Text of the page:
Thursday, June 21, 2012

Fruit Drier Saga Continued

Sometimes you just have to recognize that a relationship is over and cut the ties cleanly. Sometimes you have to learn that the hard way.

I let my solar fruit drier sit for almost a year. We needed time apart to let things cool off. To come so close to successful assembly, only to fail once again, is an exhausting emotional ride. Then one day out of the blue, a farmer that I've worked with in the past expressed interest in using the drier in his orchard. He had a plethora of cashew apples and mangoes and a French tourist had convinced him that there was a large market for dried fruit. I jumped at the chance and we got the fruit drier working in just two days! It's amazing how much easier things are to do here when you have an invested local helping you out. We immediately stared drying things: cashew apples galore, tomatoes, and were excited to try mangoes. We held an appropriate technology open field day where we displayed the fruit drier and gave everyone dried cashew apples, which were gone by the end of the day (delicious). The local food transformation organization expressed interest, asking for pictures of the drier and for a sack of dried cashew apples that they could experiment with. Another Senegalese development agency asked for plans for the drier. I was excited and was beginning to count this as a success. It really seemed like people were interested.

Grafted mangoes were finally beginning to ripen, which are the only kind you can really dry here since the local varieties are too fibrous to cut appropriately. I saw the farmer I had given the drier to in my road town and told him I was going to buy a bunch of these grafted mangoes so we could test them out in the drier the next day. He was just as excited as I was. He wasn't going to be in his orchard then but told me his son would be willing to help me. The next day after lunch I cut up a whole bowl full of mangoes to bring to the garden. The whole time I daydreamed about dried mango treats being sold on the side of the road, exporting bags of Senegalese dried mango, and letting my friends try this fruit I had worked throughout two years to create! When I got to the garden with my full bowl, carefully protected from the flies, I saw the fruit drier, but in a peculiar state. Instead of how I had left it, it was in 4 different pieces, scattered on the ground where it had once stood. I left.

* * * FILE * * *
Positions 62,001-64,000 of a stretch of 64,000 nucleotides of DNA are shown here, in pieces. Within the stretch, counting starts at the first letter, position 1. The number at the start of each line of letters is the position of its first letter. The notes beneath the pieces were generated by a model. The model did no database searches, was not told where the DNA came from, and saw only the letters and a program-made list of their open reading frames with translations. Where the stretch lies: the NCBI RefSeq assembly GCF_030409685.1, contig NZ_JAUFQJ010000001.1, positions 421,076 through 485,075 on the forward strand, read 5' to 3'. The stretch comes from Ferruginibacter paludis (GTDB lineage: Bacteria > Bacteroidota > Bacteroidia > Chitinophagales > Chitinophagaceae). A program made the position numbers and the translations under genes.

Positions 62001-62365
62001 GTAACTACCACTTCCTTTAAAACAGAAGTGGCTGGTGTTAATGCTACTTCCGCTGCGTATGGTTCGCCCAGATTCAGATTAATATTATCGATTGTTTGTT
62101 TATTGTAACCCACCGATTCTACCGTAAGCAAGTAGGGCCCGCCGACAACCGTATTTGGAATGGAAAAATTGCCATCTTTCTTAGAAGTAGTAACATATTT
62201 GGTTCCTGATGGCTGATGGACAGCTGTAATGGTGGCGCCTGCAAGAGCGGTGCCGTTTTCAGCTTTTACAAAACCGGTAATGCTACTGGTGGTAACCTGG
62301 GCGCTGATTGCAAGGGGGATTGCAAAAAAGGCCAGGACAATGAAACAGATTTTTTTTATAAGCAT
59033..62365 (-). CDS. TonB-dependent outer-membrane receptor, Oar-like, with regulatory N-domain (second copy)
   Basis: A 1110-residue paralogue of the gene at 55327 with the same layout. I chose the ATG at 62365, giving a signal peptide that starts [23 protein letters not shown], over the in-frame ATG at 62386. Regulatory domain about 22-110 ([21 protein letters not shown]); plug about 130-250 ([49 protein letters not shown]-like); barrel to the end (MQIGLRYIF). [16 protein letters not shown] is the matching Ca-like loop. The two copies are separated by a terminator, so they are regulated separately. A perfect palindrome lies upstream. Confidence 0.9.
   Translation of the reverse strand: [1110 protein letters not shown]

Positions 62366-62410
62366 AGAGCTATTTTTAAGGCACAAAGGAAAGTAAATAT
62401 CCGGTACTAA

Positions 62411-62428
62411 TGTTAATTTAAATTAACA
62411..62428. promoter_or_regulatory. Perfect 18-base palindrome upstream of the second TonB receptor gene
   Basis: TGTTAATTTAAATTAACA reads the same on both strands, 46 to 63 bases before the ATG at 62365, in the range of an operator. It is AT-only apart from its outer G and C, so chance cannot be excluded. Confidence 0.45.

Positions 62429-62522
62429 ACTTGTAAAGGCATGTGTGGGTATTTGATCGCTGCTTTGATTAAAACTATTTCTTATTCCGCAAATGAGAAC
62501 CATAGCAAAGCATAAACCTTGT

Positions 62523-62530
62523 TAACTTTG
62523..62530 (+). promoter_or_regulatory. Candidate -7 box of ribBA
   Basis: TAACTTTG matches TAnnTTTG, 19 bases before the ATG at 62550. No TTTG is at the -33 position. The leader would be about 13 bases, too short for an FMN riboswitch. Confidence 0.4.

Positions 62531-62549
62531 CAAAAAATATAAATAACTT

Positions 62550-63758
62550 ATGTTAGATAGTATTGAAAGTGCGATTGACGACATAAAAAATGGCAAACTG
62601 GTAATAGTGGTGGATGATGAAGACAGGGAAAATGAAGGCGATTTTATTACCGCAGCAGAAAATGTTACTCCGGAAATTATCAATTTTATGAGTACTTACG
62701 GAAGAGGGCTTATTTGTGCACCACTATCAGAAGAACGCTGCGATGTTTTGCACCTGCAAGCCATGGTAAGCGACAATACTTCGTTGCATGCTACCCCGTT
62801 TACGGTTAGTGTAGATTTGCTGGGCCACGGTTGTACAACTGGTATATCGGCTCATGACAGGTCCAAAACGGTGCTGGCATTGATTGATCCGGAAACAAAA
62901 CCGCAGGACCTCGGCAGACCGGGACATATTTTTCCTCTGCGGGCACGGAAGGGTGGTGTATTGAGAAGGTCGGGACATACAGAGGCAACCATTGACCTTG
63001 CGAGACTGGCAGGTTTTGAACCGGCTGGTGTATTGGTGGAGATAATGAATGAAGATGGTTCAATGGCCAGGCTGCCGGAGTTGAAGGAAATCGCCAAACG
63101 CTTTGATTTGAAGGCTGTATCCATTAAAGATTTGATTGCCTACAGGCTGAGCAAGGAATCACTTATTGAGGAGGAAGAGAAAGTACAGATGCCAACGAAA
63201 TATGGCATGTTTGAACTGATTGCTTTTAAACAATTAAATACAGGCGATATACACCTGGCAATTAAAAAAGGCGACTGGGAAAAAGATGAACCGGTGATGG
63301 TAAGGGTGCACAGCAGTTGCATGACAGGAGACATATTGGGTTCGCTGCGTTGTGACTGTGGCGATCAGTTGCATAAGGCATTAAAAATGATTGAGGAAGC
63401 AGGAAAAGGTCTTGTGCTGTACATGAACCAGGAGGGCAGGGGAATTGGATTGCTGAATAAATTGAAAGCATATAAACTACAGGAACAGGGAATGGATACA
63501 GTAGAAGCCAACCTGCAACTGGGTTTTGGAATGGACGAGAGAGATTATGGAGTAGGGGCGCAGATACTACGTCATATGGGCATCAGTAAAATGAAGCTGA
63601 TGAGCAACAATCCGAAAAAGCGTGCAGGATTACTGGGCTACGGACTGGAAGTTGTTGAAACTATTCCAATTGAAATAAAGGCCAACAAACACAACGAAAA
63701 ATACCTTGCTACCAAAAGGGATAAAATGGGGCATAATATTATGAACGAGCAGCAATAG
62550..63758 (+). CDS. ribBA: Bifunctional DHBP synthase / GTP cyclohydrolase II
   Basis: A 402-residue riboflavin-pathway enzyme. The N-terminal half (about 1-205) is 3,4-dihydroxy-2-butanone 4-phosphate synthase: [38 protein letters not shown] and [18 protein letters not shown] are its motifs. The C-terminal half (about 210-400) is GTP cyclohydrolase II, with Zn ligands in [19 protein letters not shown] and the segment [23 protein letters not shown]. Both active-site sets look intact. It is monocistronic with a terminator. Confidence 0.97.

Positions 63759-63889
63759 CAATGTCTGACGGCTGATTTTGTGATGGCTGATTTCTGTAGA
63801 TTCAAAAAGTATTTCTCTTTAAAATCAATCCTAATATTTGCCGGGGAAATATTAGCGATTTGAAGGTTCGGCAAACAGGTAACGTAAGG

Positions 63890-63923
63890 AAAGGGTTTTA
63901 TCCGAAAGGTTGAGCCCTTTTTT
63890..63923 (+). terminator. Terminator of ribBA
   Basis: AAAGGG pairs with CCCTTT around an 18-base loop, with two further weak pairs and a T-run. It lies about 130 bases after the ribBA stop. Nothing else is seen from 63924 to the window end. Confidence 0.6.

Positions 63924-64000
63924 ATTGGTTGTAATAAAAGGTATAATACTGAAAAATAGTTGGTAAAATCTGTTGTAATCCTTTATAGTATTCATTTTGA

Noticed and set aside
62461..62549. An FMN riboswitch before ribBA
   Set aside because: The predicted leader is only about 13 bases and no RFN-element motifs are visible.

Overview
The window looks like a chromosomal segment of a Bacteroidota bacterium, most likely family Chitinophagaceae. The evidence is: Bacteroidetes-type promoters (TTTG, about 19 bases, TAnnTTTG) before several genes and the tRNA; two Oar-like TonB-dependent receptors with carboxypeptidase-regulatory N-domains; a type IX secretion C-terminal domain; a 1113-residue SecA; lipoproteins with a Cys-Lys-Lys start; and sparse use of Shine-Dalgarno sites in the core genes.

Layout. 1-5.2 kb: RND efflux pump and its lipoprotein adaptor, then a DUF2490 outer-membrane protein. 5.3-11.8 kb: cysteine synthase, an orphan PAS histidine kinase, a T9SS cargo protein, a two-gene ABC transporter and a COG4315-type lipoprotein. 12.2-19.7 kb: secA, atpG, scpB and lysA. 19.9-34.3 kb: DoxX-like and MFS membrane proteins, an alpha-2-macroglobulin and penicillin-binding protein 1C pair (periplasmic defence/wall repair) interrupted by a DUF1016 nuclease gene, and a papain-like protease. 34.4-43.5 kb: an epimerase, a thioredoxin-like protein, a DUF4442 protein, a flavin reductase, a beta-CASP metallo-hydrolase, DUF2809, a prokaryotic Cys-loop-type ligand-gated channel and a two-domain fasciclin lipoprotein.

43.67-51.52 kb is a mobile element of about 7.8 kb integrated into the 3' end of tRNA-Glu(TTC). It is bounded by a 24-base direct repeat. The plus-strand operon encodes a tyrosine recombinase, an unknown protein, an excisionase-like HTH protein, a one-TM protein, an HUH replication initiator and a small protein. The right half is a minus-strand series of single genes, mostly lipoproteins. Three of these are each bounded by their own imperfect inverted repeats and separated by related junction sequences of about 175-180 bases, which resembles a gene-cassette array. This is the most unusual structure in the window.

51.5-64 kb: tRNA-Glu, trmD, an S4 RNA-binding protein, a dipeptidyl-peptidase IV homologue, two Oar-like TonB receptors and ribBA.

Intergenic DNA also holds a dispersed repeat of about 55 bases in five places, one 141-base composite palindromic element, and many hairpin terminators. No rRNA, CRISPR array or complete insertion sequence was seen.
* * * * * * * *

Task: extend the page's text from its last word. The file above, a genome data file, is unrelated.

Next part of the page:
I talked to the farmer later, what happened? Why didn't you at least tell me when I saw you? He said that a wind tunnel had broken it and that he wasn't aware that it was broken when he saw me. Call me jaded but I don't actually believe him on either account. In reality the only thing I'm surprised about is how little I was actually upset at failing again.

No comments:

Post a Comment